All beauty products, natural or otherwise, have a best-before date that sometimes isn't obvious on its packaging. Regardless of type - mascara, foundation, lipstick, cleanser or moisturiser - products aren't safe left for long if they don't contain preservative. While parabens and other chemicals used to keep them stable are often criticised, plant-based preservatives also aren't without their risks, one of which is that they often aren't as long lasting.
Bacteria infect products easily. Studies show that a little is present in even unopened jars, tubes and pots. But as soon as packaging is opened, germs rush in. Fingers, applicators and brushes add more. At some point, any preservative will lose its fight with bacteria no matter how careful you are. Only some products have a clear expiry date, so working out when to ditch them isn't always easy. Texture and smell changes are obvious signs of spoiling, so bin it immediately if it starts to pong or - heavens above - goes mouldy. There are always exceptions but, generally, foundation and concealer are good for up to 18 months or so; mascara no more than six months; shadows and eyeliners for about six months (they are, after all, in contact with the eyes) lipstick and lip pencils 12 to 18 months; and powder and powder blush, body moisturiser and face creams up to two years. (If the product is natural that time frame could well be shorter.)
One of the ways of solving the problems caused by use-bys is to buy new ones. Here are a few that caught our eye this week...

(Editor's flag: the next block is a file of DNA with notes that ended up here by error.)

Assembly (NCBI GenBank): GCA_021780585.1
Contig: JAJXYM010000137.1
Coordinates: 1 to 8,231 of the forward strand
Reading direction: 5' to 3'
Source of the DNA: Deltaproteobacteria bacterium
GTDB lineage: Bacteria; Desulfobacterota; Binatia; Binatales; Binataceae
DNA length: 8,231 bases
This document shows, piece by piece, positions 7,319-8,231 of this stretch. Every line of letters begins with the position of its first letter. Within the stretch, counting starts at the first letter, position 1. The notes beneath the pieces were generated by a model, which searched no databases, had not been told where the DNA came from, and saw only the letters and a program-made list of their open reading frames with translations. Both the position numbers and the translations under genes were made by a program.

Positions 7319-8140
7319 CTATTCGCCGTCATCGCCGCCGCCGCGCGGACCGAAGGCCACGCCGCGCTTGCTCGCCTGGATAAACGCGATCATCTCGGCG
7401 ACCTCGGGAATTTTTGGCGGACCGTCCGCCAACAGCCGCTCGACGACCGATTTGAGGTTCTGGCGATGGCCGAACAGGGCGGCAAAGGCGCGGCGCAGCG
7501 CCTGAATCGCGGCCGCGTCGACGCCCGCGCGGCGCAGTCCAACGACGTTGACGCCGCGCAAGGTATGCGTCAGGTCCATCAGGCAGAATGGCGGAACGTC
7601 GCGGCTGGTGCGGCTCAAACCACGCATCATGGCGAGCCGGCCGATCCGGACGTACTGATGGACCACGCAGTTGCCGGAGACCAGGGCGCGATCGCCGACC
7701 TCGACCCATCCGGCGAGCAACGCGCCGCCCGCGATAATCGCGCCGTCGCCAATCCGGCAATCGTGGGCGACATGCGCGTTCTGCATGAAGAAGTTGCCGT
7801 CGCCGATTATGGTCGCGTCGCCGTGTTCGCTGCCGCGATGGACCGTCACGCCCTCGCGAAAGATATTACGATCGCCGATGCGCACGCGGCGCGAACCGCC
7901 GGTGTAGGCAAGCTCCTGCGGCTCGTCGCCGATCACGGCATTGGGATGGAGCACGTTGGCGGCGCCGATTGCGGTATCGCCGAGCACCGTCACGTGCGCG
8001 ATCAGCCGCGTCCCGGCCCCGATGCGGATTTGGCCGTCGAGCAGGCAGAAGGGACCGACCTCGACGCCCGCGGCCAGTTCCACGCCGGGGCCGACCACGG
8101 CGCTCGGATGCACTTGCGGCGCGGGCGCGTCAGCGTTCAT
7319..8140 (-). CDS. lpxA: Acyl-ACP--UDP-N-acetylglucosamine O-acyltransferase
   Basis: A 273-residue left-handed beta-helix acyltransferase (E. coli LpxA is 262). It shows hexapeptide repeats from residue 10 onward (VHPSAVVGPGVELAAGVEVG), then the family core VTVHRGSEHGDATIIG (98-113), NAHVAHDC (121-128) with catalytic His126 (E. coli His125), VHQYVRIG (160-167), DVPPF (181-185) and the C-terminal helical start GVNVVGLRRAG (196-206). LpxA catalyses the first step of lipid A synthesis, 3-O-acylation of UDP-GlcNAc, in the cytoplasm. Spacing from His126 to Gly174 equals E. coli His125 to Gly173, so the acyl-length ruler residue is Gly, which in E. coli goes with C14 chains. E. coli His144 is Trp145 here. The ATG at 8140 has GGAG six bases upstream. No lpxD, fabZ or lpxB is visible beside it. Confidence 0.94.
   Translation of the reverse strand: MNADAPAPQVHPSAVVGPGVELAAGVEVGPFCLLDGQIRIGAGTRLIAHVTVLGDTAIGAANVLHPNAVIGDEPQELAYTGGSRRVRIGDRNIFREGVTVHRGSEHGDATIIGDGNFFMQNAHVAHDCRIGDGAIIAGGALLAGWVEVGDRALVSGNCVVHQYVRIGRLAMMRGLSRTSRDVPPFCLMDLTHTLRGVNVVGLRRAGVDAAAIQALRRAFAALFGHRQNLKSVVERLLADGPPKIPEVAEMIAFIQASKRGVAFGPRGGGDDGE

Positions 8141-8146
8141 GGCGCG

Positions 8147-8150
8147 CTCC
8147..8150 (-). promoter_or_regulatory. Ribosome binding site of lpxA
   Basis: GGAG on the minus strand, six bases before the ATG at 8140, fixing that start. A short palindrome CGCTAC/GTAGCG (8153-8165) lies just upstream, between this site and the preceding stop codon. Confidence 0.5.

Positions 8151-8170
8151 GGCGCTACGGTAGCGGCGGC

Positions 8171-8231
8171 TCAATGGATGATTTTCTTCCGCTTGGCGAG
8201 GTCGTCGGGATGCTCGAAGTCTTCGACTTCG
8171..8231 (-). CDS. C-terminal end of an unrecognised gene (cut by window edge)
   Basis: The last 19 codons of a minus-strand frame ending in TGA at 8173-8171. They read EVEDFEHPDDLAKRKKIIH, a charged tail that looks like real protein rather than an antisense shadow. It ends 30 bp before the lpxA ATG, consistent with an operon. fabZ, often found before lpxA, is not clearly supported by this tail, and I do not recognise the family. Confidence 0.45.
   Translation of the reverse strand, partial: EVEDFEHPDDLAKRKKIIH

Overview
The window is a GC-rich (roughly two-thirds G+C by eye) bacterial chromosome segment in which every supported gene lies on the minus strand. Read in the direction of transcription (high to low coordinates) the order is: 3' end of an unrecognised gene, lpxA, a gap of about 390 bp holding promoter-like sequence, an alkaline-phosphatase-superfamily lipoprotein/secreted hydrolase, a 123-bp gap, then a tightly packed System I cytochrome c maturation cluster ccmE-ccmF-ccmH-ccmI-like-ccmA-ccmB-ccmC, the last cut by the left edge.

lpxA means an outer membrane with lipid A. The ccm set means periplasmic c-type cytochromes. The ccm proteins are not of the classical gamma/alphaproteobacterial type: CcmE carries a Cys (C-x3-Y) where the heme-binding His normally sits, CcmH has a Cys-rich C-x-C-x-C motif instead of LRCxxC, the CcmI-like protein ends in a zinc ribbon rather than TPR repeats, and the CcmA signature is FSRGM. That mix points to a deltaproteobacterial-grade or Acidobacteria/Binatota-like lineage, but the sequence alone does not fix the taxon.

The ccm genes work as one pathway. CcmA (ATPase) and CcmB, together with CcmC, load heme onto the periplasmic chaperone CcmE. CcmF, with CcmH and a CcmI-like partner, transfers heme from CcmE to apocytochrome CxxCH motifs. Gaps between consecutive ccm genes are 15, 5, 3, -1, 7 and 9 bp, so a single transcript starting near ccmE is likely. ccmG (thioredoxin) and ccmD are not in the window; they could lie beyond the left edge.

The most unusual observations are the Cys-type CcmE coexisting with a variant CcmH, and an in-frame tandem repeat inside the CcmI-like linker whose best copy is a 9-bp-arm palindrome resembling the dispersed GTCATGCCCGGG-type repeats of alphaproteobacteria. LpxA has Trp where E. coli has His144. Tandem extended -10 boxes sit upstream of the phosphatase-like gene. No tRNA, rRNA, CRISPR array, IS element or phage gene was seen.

Tom Ford Soleil Blanc Body Oil ($125) I don't usually find that Tom Ford and subtlety go together. He's more of a hit-them-square-in-the-senses kind of guy. And his new body oil doesn't disappoint. A sultry mix of amber, sandalwood and white florals, it has a transporting summer's-day-on-an-exclusive-tropical-island headiness.
L'Oreal Age Perfect Golden Age Serum ($45) A dull complexion and fragile, thinning skin are two of the main issues faced by mature skins. L'Oreal's Age Perfect Golden Age range, specifically aimed at women 65-plus, combines an ingredient called calcium B5 with plant extracts to help combat skin slackening, shore up the skin's barrier function and compensate for loss of colour.
Elizabeth Arden Little Black Compact ($79 for two trios and palette/$35 for each interchangeable trio) Sticking with clever, colour-matched palettes takes much of the hard work out of eye makeup. But the particular benefit of this new compact is that it's customisable. Each trio (there are 10) offers a complementary base colour, contour shade and highlighter, which can be used wet or dry. Pick two trios and make them the basis of a new winter look.
Read the label: Kojic acid
WHY LOOK FOR IT: A by-product of the fermentation process that makes sake, kojic acid is known to limit melanin production, brightening the skin and minimising pigmentation.
WHAT TO WATCH OUT FOR: Kojic acid isn't the only popular skin lightening ingredient - hydroquinone and liquorice extract are two others - but its effectiveness is proven, especially when combined with a gentle exfoliator. As always, make sure you use sunscreen when using any skin brightener. WHERE TO FIND IT: It's a key ingredient in FaceWorks' Skin Lightening Creme ($60), a skincare range developed by top Auckland cosmetic physician Dr Teresa Cattin. It is also found in the Mario Badescu Whitening Mask ($37).